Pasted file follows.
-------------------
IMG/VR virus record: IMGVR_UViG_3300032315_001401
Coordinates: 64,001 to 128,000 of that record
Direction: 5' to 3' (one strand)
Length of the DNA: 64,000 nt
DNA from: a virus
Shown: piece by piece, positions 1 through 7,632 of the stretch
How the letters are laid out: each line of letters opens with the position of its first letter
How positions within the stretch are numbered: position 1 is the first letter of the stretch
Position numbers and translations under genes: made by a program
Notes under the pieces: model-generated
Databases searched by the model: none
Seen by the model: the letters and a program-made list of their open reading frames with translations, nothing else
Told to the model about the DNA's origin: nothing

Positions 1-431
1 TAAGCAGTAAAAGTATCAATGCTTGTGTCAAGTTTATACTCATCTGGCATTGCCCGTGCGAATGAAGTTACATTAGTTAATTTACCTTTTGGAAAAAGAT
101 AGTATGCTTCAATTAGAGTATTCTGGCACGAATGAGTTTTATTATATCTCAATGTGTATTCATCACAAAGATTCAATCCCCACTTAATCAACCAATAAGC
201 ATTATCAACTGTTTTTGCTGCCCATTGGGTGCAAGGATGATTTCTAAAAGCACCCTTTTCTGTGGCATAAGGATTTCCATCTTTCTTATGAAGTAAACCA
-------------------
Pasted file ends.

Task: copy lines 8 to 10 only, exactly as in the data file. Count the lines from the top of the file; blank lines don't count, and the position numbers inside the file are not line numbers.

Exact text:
How positions within the stretch are numbered: position 1 is the first letter of the stretch
Position numbers and translations under genes: made by a program
Notes under the pieces: model-generated